Growing Blackberries

Growing Blackberries

Today I'll be showering you with the knowledge I have pertaining to growing your own organic blackberries. Who wants to pay the ever-increasing prices for those darned things, when you can have literally hundreds, if not thousands of blackberries every year for the low cost of... maintaining your blackberry bush(es)! Seriously though, I'll be covering everything you need to know from soil and fertilizer to how much sun your blackberries should have, but first... we need to decide what kind of blackberries you want.

What kind, you ask? Yes, what kind. I'll bet you thought there was only one, huh? Those black ones? Well, as far as I know, yes (with the exception of one which can be red), they only come in black. It's a little more complicated than that though. You have different varieties for different areas they grow. For example, the "Chester" variety is exceptionally cold tolerant, so it would be good for the Montana area or anywhere that ends up having those cold winters. Other varieties, such as "Brazos" are resistant to disease. Some of the more classic ones that you may be fimilar with are: Boysenberries, Loganberries, and Olallieberries. They just so happen to be in the blackberry family.

I personally like the ones that I have in my backyard. There has been some dispute over the variety it may be though. Either way, the type of variety for this one is the prize. It's a thornless type, which is a mild lie because if you look closely it does have thorns here and there. However, they are very small and signifigantly fewer than regular versions. If you were to get a type like this, I'll tell you now that the plant will most likely want to revert back to it's old ways and be thornier then you'd ever believe. Take this into consideration and be prepared to remove the thorny sprouts before they become a larger problem.

That's the thing about blackberries, they're rebels. They want to go where they want and do what they please. In other words, they act like a weed. How? They spread from underground with rootlike extensions called runners. It's probably best if you plant the blackberry in a very large pot and put them on a trellis, as opposed to planting it in the ground... unless you really like blackberries (I know I do). If you give this plant half a chance it'll spread like wildfire in no time, so it's important that you keep it under control.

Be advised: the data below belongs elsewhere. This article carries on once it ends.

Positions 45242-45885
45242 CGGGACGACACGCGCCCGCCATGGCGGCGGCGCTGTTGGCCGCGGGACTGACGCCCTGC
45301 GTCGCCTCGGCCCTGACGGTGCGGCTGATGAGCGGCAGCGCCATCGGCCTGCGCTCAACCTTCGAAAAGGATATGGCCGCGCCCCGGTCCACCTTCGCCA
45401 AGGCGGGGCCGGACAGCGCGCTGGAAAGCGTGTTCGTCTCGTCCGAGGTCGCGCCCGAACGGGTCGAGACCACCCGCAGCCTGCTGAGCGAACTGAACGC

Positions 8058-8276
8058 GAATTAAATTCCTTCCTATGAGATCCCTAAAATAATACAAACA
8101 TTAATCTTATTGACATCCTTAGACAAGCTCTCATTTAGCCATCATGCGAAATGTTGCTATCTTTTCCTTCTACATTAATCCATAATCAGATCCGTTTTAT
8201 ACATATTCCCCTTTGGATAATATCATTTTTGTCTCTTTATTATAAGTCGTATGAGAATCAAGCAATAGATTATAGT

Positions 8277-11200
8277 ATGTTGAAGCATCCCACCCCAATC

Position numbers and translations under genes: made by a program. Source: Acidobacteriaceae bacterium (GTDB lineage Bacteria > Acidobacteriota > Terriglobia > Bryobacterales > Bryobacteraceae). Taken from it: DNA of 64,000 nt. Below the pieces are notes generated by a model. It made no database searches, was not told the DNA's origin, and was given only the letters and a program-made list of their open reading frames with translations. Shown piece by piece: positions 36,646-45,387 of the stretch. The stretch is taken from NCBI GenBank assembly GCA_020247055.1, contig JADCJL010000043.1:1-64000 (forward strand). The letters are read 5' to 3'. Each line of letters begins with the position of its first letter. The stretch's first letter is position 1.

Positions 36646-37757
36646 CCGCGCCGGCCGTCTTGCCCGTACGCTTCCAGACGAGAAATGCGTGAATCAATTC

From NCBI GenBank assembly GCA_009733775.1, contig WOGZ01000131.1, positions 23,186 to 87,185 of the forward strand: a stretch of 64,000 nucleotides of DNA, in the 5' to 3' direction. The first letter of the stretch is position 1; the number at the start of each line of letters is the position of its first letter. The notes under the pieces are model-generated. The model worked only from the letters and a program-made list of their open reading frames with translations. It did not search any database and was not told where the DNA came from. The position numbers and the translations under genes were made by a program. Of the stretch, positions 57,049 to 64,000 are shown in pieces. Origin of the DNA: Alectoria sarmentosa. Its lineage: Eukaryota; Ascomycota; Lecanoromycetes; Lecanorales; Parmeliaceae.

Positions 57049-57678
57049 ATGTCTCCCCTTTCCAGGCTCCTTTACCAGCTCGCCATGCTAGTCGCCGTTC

Okay, now that we've got all the fun stuff covered, time to get down to business. First, I'll tell you about all the stuff needed for planting blackberries in the ground, then I'll tell you about the minor changes for when you plant them in pots.

The first thing you need to consider is the kind of soil you're going use for your blackberries. Generally, blackberry plants aren't too tempermental, so the important thing is that the soil drains well. In other words, when you water your blackberry plant, it shouldn't be standing in water for half the day. Another wonderful thing that would be great for the plant is if you were to have organic material in the soil. Organic material is fully decomposed plant matter and should already be in the soil in some quantity. It's often sold as humus in large bags. If your soil doesn't look rich and near black in color, you can ammend the soil by folding some hummus into it. The blackberries (and any plants nearby) will thank you. Blackberries enjoy full sun and can tolerate some shade as well, but remember, the more sun, the more berries... as long as they don't cook, such as in the desert anyway.

If you're planting your blackberry plant in a pot then a general organic potting soil would work well as long as your pot has an irrigation hole in the bottom of it to let water out. Another side note... when you water any plant in a pot, be sure to water it until water is draining from the hole(s) in the bottom. This will keep your plant healthy and happy, making sure that all of the plant's roots in the entire pot get water. There is another reason for it, but I won't go into detail describing it in this article. Remember, this becomes a large plant, a large pot would be prefered for it. Something along the 15 gallon range at the very least.

I believe this is a good time to tell you that when you plant any plant you need to be careful not to leave any major airspace between the plant and the soil. Large pockets of air will dry out the roots and ultimately cripple, if not kill, the plant. I know it seems like a silly mistake, but it happens more often then you'd think.

As far as a good organic fertilizer is concerned, there is a wide selection on the market, but my favorite of all time is most definitely bat guano. It's really packed with a lot of nutrients and is one of the best organic fertilizers on the market. It can be difficult to find, so you may have to order it online. Most good garden stores should have it in stock. It works wonderfully and I highly recommend it from my own personal experience. How much should you use? Well, you can use quite a bit and it won't harm your plant and the benefits will be astounding. Just keep in mind that there is such a thing as overdoing it. Normally, you want to mix in some of the bat guano or other organic fertilizer you've decided to use in the local soil. You can also put some of the fertilizer in the bottom of the hole itself. If you're going to add the fertilizer later also, I recommend working a generous layer of it into the soil around the base of the plant and watering it in.